If your concern is an internal short on one cell would cause the entire P-string to short. Then the max amps of the entire P-string is roughly triple the amps needed to blow the fuse. (*slightly more than your single-cell max drawn amps?)

This is because if the fuses are too small (even if they are not blowing at your peak pack amps) then...they are acting like resistors. Converting some of your current into heat, causing voltage sag. (*just my opinion).

it would be nice to be able to buy a variety pack, so I can test them to failure, then order what worked, regardless of what the rated spec on the label said...

Addy   100 W

100 W
Posts: 189
Joined: Aug 11 2017 11:15am
Location: BC, Canada

Re: Fuse-wire for individual cells, DIY Tesla style

Post by Addy » Jul 12 2018 10:46am

Another issue with the small fuses I tested would be the interrupting capacity. Proper fuses have ratings for interrupting capacity, which is the maximum current where the fuse will still be able to break the circuit. With high current faults the fuse wire will melt quickly, but inductance in the circuit can cause an arc within the fuse which will continue to carry the fault current of the circuit.

Good fuses are designed to have large distances that an arc would have to travel, to make it difficult for small arcs to survive. Some fuses are filled with sand, which melts into glass when the fuse blows and blocks the path that an arc would take.

I suspect that the tiny chinese glass fuses would not have a high interrupt capacity because the internal volume of the fuse is quite small. It's possible that once you have enough current to blow these fuses quickly, the fuse might not be able to interrupt that current anyways.

User avatar
parabellum   10 MW

10 MW
Posts: 2056
Joined: Nov 19 2010 9:55am
Location: Dominican Republic, north.

Re: Fuse-wire for individual cells, DIY Tesla style

Post by parabellum » Jul 12 2018 12:06pm

Addy wrote:
Jul 12 2018 10:46am
I suspect that the tiny chinese glass fuses would not have a high interrupt capacity because the internal volume of the fuse is quite small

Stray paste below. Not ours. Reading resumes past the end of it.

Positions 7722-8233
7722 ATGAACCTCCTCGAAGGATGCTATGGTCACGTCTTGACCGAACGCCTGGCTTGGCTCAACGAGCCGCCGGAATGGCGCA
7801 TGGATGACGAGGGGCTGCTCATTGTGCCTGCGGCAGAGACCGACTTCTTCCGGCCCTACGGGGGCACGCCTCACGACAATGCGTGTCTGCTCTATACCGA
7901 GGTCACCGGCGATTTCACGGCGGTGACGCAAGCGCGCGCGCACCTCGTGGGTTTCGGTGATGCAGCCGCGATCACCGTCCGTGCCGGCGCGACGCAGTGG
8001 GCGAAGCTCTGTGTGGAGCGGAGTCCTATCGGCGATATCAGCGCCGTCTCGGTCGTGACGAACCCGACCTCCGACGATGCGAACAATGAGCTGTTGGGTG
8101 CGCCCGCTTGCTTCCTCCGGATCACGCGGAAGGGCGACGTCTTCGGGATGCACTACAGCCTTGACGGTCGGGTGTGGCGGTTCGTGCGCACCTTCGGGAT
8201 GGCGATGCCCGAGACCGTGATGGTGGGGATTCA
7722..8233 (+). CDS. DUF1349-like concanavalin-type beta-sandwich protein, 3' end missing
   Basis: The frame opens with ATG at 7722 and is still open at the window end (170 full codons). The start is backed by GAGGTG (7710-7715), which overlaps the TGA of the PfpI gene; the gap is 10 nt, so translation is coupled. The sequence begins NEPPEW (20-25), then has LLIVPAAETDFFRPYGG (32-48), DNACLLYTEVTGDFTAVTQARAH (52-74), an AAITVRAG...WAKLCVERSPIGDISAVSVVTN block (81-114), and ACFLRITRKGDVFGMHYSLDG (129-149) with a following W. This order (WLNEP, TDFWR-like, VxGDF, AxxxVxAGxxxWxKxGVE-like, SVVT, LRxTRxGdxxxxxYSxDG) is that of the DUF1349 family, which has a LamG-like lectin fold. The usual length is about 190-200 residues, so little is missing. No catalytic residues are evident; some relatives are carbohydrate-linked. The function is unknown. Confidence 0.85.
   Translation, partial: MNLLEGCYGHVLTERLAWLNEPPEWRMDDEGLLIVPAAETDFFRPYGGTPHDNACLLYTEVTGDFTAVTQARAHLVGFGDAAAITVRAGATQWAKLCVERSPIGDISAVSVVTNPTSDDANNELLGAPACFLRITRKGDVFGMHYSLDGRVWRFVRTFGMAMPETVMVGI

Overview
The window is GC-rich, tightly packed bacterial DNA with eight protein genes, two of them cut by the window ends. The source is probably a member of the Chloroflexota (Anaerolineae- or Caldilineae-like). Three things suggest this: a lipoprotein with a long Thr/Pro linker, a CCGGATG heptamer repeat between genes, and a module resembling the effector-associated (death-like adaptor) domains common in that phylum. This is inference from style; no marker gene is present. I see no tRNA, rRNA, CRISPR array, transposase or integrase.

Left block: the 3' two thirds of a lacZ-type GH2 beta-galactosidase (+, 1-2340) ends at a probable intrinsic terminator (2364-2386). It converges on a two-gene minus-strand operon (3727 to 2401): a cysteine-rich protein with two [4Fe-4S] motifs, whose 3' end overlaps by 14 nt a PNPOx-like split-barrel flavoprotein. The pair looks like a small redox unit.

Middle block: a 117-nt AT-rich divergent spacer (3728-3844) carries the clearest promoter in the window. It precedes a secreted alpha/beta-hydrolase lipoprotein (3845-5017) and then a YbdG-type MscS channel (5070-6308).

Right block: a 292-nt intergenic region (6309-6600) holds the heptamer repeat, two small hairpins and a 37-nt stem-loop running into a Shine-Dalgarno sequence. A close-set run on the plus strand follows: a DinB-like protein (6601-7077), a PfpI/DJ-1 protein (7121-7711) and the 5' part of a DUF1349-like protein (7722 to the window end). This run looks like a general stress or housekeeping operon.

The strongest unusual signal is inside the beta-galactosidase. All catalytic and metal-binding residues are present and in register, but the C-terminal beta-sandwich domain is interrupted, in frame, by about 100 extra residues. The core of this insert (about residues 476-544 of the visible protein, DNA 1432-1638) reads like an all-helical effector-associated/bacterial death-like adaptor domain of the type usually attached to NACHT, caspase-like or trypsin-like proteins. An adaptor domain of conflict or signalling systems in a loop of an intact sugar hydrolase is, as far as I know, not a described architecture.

Remember, you have to interrupt <4.2V circuit and only a dozen or 2 of A current capability. That is not really a plasma danger level and discussed fuses have at least 5mm gap capability.

Addy   100 W

100 W
Posts: 189
Joined: Aug 11 2017 11:15am
Location: BC, Canada

Re: Fuse-wire for individual cells, DIY Tesla style

Post by Addy » Jul 12 2018 12:51pm

parabellum wrote:
Jul 12 2018 12:06pm
Remember, you have to interrupt <4.2V circuit and only a dozen or 2 of A current capability.
This depends on the specifics of the battery pack it's used in. With many parallel cells the fault current could get quite high if a single cell were to develop an internal short.

User avatar
parabellum   10 MW

10 MW
Posts: 2056
Joined: Nov 19 2010 9:55am
Location: Dominican Republic, north.

Re: Fuse-wire for individual cells, DIY Tesla style

Post by parabellum » Jul 12 2018 1:18pm

Addy wrote:
Jul 12 2018 12:51pm
parabellum wrote:
Jul 12 2018 12:06pm
Remember, you have to interrupt <4.2V circuit and only a dozen or 2 of A current capability.
This depends on the specifics of the battery pack it's used in. With many parallel cells the fault current could get quite high if a single cell were to develop an internal short.
1) The fusible link will be interrupted/fused before real current flow can build up.
2) Internal short is not exactly a dead short, like throwing a wrench on the terminals. The cell will not develop a copper nail inside, but for sure you can hammer one in lengthwise, but again, look N1.
We could ask OP to sacrifice one fuse shorting it on high discharge 1s LiPo cell, to be sure.

Addy   100 W

100 W
Posts: 189
Joined: Aug 11 2017 11:15am
Location: BC, Canada

Re: Fuse-wire for individual cells, DIY Tesla style

Post by Addy » Jul 12 2018 1:59pm

parabellum wrote:
Jul 12 2018 1:18pm
2) Internal short is not exactly a dead short, like throwing a wrench on the terminals. The cell will not develop a copper nail inside, but for sure you can hammer one in lengthwise, but again, look N1.
We could ask OP to sacrifice one fuse shorting it on high discharge 1s LiPo cell, to be sure.
This is not the only way to develop a short though. I have witnessed an overheating cell which melted the separator on the positive terminal. The separator plastic got squeezed out and the positive terminal was now directly in contact with the cell's outer shell.

Certainly some more testing on these fuses would be helpful. When I have the time I would like to do some testing on fusible wire as well.

Addy   100 W

100 W
Posts: 189
Joined: Aug 11 2017 11:15am
Location: BC, Canada

Re: Fuse-wire for individual cells, DIY Tesla style

Post by Addy » Jul 12 2018 2:12pm

Addy wrote: I have witnessed an overheating cell which melted the separator on the positive terminal. The separator plastic got squeezed out and the positive terminal was now directly in contact with the cell's outer shell.
This is what that looks like by the way:
20180112_135737.jpg

This was done on purpose to a dead cell to show what it looks like, by holding a soldering iron to it for way too long.

User avatar
flippy   10 kW

10 kW
Posts: 851
Joined: Aug 12 2015 3:07pm

Re: Fuse-wire for individual cells, DIY Tesla style

Post by flippy » Jul 12 2018 3:38pm